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Around the States

Oregon introduces unique accessible voting system PDF  | Print |  Email
By Garrett Schlein, electionline.org   
July 31, 2008
Thousands of residents able to vote independently for the first time

This article appeared in Election Weekly and is reposted here with permission.

For the majority of her adult life, Angel Hale was denied a right many Americans take for granted.

In 1986, Hale lost her sight and since then has been unable to cast a ballot without assistance.

All of that changed this May however, when Hale and thousands of other Oregonians with a wide range of disabilities were able to cast their ballots autonomously for the first time thanks to the implementation of Oregon’s unique Alternative Format Ballot (AFB).

“It was liberating,” Hale said by phone from her home in Oregon, the same place where she cast her independent ballot as part of the state’s vote-by-mail system.  

Hale, along with other voters with visual and/or manual dexterity impairments in the state now have the ability to cast ballots at home using a computer program that requires Web access and a printer to cast and verify ballots.

The program works in conjunction with alternative devices which assist disabled voters to understand and fill out ballots. Because of this feature the AFB can work with devices like screen readers, sip-puff devices, screen enlargers, Braille displays, switches, joysticks and other assistive technologies.

The user receives the AFB as an electronic document either through e-mail or a CD. Once completed, the voter prints out the AFB and sends it through the mail using the envelopes provided. Like the rest of the state’s absentee ballots, it is placed in a secrecy envelope which is then placed inside the signature envelope, both of which provide security and identification of the voter to officials.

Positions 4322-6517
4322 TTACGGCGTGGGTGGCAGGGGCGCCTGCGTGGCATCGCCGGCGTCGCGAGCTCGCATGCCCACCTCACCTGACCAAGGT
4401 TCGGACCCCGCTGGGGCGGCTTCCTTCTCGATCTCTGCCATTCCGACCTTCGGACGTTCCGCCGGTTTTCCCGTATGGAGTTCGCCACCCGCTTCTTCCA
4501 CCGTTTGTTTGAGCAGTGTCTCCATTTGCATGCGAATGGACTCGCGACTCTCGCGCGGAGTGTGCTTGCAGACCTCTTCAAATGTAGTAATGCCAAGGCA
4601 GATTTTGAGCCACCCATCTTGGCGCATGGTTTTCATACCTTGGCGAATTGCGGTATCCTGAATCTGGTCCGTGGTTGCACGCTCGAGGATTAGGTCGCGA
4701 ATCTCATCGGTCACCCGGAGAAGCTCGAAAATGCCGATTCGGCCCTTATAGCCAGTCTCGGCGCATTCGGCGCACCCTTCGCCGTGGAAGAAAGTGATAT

“AFBs are essentially a ballot in a different form which replaces paper. The ballot is processed in the same way as everyone else once sent by mail," said Gene Newton of the Help America Vote Act (HAVA) Program office in Oregon.

Newton likened the process to voting with a pen or pencil.

For Hale, voting with the new system has been anything but typical.

“The process has been incredible,” Hale said. “Besides working on the pilot for the AFB this is my first time voting independently in my life.”

People with disabilities in Oregon account for 21 percent of the voting-age population, according to Census data from 2000. Nearly half — 48.5 percent — participated in the 2000 presidential election.

Oregon’s first statewide use of AFBs in the primaries of 2008 had few reported problems although Newton did point out that one complaint in during the May 2008 primary was due to a technical difficulty.

An individual did not have ActiveX, a set of technologies by Microsoft that enables interactive content for the Web, installed on their computer thus preventing them from running the AFB program properly.

Hale said her only minor grievance was a small glitch in the software in terms of a screen cursor bouncing when changing pages, but otherwise commented the system was “fabulous” and “extremely functional”.

Overall, 70 AFB’s were requested and 37 of them were returned in the May primary.

In order to prepare the public to use AFBs, a number of organizations and county officials have been publicizing educational programs and voting instructions.

Recently, the Oregon Disability Mega-Conference held an informational session on accessible voting which aimed to highlight the process of voting using a computer and other information about tools and equipment available to voters.

The Oregon Advocacy Center Web site provides links to contact county offices to request an AFB or more information and allows Oregonians to call for a training session in regards to voting by an Oregon Advocacy Center attorney.

For those without access to a home or public computer, each county is required to have a minimum of two Accessible Computer Stations (ACS).

ACS machines provide individuals the option of having a polling place brought to them or to be set up in a fully accessible public location.

For Hale, voting at home – just as almost every Oregonian does – provides the best alternative.

“This has been the best solution for people like me to at vote on my own in my own home, Hale said. “The AFB is an absolutely incredible piece of software.”
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